Saturday, February 26, 2022

Americans See in Ukrainians What They Wish They Saw In Themselves

Russia's invasion of Ukraine this week has set off a wave of interest and sympathy in the United States. It has been a very long time since I have seen Americans so invested in a conflict where American troops were not fighting. Some of this has to do with Eurocentrism, some of it has to do with pre-existing dislike of Putin, and a lot of it has to do with the fact that an unprovoked invasion makes it harder to see moral gray areas. The Irish Troubles and the Syrian civil war, for example, did not present such a clear black and white scenario for most Americans. It's harder to choose a side in an internal conflict, easier when the man who helped get Trump elected invades another country after giving an unhinged speech denying the right of former Soviet republics to exist. 

In the past few days my students have not only been following the conflict, but have been discussing stories of Ukrainian bravery, like the defenders of Snake Island. My social media is on fire with stories like the Ukrainian woman telling a Russian soldier to put a sunflower seed in his pocket so that his corpse would provide fertilizer for the national flower. President Zelensky has received more praise than I have seen for a foreign leader since the days of Gorbachev. Images of anti-war protests in Russia have circulated too, adding more evidence to the idea that Ukraine is without doubt or reservation on the side of righteousness. 

I feel like there is also something deeper at play here. The election of 2016 and the pandemic have blatantly exposed America's deep problems for all to see. Even in the face of an unprecedented threat to everyone in society the United States was unable to find a shred of unity. As the pandemic dawned and people here in Jersey were dying in droves red state conservatives openly showed a lack of sympathy. Trump made my governor grovel in order to get aid. We have been fighting non stop over even the most basic mitigation policies. The vaccines miraculously developed to put a stop to this have been politicized to the point that the anti-vaccination movement has actually gained strength from the pandemic. After our last election a fascist mob took over the Capitol and tried to overturn the results to keep a deranged despot in power. Since that election any hopes for positive political change and escape from dysfunction have been smothered.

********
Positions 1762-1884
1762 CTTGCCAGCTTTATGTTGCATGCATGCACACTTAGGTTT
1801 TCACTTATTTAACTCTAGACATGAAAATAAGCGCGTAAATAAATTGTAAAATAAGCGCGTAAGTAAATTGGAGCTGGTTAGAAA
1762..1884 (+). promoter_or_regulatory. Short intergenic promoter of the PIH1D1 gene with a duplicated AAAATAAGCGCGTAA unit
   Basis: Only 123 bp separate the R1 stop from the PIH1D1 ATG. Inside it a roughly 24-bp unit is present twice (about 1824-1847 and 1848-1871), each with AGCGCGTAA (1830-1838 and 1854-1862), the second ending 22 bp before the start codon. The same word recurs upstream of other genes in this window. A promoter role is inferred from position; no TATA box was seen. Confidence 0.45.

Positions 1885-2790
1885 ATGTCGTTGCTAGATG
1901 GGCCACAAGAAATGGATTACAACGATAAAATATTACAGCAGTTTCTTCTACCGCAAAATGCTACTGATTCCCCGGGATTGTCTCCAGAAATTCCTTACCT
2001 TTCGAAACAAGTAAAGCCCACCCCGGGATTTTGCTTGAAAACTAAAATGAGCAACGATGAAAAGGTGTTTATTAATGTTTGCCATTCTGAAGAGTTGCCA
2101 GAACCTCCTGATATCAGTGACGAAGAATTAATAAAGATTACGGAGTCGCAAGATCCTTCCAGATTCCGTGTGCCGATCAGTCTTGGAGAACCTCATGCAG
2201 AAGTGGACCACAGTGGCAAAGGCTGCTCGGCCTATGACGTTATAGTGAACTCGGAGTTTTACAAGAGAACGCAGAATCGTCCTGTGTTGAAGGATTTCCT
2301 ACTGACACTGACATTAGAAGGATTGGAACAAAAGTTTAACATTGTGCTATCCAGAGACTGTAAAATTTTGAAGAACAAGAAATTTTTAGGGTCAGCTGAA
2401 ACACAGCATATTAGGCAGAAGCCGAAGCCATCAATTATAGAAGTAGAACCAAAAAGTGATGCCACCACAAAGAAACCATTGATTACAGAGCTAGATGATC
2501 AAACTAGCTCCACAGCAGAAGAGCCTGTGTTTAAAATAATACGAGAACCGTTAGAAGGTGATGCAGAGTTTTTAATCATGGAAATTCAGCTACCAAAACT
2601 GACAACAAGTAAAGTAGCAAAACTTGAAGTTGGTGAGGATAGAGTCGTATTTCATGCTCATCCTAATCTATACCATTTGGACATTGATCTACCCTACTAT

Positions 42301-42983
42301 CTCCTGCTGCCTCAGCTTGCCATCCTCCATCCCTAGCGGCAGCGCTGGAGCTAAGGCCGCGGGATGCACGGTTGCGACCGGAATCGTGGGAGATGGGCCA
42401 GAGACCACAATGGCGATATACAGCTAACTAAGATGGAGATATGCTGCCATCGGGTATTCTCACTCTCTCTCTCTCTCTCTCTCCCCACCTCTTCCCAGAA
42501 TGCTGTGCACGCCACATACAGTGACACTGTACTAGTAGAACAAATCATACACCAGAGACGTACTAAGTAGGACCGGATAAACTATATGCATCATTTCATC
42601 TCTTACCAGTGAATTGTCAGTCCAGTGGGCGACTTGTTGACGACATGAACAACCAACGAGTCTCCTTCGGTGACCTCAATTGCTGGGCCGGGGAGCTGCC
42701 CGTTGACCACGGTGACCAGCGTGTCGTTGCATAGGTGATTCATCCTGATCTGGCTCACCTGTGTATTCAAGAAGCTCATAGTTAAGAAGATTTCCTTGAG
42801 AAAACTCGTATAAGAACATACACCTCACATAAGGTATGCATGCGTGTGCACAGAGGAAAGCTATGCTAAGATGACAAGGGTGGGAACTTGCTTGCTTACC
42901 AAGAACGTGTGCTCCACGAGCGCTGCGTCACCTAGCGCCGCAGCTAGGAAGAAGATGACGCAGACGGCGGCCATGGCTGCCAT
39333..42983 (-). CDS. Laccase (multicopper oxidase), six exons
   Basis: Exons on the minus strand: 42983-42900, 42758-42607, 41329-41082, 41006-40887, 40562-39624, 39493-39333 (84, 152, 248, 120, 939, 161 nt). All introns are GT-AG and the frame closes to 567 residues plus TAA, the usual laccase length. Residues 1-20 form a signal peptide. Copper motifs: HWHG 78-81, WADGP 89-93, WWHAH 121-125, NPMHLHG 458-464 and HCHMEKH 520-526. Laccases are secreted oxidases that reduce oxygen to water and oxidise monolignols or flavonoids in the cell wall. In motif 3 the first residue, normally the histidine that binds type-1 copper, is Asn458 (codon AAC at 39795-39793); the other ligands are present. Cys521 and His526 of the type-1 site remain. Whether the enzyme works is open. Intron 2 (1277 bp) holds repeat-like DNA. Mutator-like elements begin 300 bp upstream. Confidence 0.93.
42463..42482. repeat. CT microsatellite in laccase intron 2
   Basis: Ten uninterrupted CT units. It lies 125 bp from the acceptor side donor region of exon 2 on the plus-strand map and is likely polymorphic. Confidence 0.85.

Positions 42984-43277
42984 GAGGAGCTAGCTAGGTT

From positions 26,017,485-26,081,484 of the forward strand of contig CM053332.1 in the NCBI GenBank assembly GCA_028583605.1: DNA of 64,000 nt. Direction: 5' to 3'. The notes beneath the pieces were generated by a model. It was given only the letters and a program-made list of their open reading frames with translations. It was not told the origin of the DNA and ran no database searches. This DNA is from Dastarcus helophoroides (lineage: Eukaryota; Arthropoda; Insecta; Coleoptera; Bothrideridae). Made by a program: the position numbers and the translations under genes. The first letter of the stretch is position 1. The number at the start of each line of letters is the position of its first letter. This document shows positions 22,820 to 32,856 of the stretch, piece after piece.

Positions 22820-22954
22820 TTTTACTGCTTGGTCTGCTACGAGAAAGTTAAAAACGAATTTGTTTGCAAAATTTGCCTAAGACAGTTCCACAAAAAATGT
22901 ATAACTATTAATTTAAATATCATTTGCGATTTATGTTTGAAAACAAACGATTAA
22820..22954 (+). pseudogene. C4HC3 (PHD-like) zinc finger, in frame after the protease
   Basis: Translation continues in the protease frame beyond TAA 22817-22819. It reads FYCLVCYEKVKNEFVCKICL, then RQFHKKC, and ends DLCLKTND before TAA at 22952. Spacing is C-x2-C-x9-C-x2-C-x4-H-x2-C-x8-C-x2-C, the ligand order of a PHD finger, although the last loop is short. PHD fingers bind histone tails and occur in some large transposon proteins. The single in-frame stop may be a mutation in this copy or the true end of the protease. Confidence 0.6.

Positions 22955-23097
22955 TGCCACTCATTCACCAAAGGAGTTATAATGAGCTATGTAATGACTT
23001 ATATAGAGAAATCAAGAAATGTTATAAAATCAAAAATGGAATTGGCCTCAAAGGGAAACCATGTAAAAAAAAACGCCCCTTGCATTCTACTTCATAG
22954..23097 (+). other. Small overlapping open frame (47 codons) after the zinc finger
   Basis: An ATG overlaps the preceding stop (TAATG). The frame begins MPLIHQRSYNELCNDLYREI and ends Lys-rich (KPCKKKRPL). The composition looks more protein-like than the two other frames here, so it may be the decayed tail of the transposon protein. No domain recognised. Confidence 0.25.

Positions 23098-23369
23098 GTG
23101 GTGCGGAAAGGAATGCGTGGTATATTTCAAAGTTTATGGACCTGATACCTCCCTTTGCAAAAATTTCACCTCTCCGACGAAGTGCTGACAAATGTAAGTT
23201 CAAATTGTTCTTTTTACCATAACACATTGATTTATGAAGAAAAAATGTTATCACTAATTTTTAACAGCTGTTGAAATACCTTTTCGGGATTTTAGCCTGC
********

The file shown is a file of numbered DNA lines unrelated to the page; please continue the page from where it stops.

Americans are sharing stories of Ukrainian bravery because so they desperately want to be capable of laying claim to such glory. Putin manipulated the 2016 election but conservative broadcasters like Tucker Carlson openly kiss his ass on national television. We can't even get people to wear a mask and ordinary Ukrainians are grabbing rifles and making Molotov cocktails and putting their lives on the line. Our leaders seem to only care about themselves and maintaining power, President Zelensky has stayed in harm's way and seems prepared to die if he has to. The past few years have proven the United States to be an ungovernable mess, a polity so broken that any notion of collective sacrifice is impossible, even in the worst emergency. The Ukrainian response to invasion puts this country to shame.

Seeing this dynamic play out I am also concerned about Americans, safe here from falling bombs and flying bullets, treating Ukrainians as their mascots. The bravery of the Snake Island defenders was tremendous, but their story mostly just makes me sad. Thirteen lives lost because of a cruel tyrant's whim. Instead of cheering from the sidelines, we need to think about what we can materially do to help. Not just sanctions, but taking in refugees. Not just shouting encouragement to Ukrainians fighting for their lives, but also doing the hard work of fixing this broken democracy. 

No comments: